2. Sorry about the mat! Do you have the crisp packet Thermalite mattress or quieter one? Also, can you ship Batiste to the US please? He looks kinda useful and I have no brake pads – think the mud and sand eroded them completely in a few days and the nearest shop is 3 days away 🙁
    The coffee pot and grinder going made me smile a little even though I feel for you saying goodbye to them! I felt so much better after shipping off 8Ibs of stuff but also am worried about no back-up warm layer if one gets wet so despite having loads at home and one now with my cousin, I’m contemplating ANOTHER long-sleeve merino top.
    Look after those knees!
    Laters hobo

    • Yeah its a shame the valve went so quickly. I have the crispy one but to be honest it’s not that bad, mainly just when you roll it up. So far it’s comfy, jus narrow so not sure what to do with my arms when sleeping on my back – need big elbow pads to rest them on o some kind of hospital pulley contraption to hold them up with ;-).

      • If only I had my sewing machine with me I could make you some elbow pads and post them over. Unfortunately I sent it off to my cousin’s when I was trying to lighten my load.
        No pad is perfect I guess and ‘comfy’ sounds a good outcome I reckon!

  3. Sitting on Level 3 Park View. Reading your posts are a lot more inspiring than the thought of the Environmental Basis of Design awaiting me 🙁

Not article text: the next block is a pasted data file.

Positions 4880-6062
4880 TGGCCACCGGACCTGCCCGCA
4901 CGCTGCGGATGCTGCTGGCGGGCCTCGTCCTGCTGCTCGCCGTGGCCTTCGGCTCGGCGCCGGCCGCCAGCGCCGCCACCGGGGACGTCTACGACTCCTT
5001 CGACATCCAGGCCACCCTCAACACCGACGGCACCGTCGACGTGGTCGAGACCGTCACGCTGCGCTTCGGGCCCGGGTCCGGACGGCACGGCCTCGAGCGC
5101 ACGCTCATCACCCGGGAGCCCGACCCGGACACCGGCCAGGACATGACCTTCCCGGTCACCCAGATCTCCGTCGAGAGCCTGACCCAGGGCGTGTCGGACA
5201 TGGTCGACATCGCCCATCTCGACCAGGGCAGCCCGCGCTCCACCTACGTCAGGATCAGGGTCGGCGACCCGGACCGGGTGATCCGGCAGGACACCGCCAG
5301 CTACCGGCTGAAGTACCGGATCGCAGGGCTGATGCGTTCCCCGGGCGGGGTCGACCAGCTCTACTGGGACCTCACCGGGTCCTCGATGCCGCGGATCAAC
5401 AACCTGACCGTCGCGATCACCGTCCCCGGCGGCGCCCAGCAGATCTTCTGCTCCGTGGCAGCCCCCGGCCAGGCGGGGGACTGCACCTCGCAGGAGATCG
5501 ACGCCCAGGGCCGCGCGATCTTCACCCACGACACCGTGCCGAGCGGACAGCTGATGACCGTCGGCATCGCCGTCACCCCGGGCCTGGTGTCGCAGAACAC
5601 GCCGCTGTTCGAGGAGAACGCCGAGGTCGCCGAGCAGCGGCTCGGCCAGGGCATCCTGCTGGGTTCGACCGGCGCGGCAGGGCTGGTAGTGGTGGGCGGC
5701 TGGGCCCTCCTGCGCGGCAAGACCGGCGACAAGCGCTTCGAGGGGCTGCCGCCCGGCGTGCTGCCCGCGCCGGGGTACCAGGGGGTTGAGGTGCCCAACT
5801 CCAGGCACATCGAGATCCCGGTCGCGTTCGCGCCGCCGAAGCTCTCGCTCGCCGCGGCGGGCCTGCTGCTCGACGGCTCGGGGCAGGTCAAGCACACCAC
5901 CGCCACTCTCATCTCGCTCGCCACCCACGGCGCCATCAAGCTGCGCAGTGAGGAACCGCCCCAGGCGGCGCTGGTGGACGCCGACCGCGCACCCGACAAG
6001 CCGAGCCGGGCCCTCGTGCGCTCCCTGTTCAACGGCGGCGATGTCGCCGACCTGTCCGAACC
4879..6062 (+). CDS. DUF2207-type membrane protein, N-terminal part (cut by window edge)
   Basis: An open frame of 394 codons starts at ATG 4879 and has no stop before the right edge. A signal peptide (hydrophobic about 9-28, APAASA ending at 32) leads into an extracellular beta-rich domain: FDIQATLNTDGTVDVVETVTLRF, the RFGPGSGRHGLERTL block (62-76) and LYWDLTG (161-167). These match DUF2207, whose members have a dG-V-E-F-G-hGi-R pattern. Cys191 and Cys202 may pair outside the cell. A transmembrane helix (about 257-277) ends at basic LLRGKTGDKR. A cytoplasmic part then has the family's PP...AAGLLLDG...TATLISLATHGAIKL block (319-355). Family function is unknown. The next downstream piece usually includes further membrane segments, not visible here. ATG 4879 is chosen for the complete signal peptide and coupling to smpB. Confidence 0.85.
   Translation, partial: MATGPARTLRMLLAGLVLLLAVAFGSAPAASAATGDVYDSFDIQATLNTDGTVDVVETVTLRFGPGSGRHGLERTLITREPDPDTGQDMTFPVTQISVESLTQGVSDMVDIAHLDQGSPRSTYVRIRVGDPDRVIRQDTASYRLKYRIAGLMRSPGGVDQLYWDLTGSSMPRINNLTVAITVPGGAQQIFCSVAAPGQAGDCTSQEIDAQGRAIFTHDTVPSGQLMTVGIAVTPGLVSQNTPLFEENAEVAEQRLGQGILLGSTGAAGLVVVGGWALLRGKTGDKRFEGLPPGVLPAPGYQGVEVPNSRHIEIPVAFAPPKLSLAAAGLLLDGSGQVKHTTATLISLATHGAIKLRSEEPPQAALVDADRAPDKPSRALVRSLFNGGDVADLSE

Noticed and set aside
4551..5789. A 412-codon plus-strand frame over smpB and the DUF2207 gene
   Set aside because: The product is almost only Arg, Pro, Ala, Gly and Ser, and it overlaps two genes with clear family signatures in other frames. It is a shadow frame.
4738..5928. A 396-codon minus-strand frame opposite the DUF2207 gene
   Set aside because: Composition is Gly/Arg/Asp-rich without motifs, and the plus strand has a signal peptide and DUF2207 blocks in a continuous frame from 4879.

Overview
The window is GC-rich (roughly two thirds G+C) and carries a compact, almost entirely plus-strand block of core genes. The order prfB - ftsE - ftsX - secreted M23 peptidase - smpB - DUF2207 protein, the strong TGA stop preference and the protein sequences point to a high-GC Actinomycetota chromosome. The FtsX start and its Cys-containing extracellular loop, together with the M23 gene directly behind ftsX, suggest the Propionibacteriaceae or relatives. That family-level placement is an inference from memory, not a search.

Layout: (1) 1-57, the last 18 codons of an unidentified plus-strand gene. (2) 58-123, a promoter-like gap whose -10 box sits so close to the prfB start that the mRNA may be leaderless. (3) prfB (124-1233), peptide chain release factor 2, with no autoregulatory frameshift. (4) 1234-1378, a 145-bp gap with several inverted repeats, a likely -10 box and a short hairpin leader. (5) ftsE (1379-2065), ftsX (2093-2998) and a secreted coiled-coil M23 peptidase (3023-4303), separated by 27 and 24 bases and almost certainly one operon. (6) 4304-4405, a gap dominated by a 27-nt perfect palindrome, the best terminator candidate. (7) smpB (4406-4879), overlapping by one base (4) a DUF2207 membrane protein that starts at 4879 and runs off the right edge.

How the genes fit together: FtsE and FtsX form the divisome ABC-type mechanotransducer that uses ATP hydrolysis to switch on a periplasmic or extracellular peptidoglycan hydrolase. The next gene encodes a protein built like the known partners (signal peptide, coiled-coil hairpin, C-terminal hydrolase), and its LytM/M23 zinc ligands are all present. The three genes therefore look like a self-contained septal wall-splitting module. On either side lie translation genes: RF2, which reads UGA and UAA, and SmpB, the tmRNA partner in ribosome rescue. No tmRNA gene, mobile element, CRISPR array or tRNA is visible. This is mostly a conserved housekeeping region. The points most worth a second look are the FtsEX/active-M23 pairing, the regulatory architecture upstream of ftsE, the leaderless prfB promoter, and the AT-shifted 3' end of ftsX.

There is a process engineer sitting with his back to me that has been comparing bike components on Chain Reaction for the last hr, and i am getting excited about 4 days riding at 7Stanes – maybe it is the Brentford effect?
    Stay safe, have fun and keep the excellent posts going – i am impressed you have the energy and discipline to post them.

    • Hey Greig,

      I think it might be the London effect. I definitely remember getting a little distracted by other people’s biking blogs whilst attempted to write some Environmental Basis of Designs myself! Thanks for your kind comments, it makes a big difference knowing that people actually read this. There should be another post soon on the last week or so. To be honest, after heaving my overloaded bike up some of these trails, a few days on a lightweight bike at the 7Stanes, with regular cake stops at the cafes there, sounds very appealing! Are you spending more time up in London than in Bristol lately, or is this just a flying visit?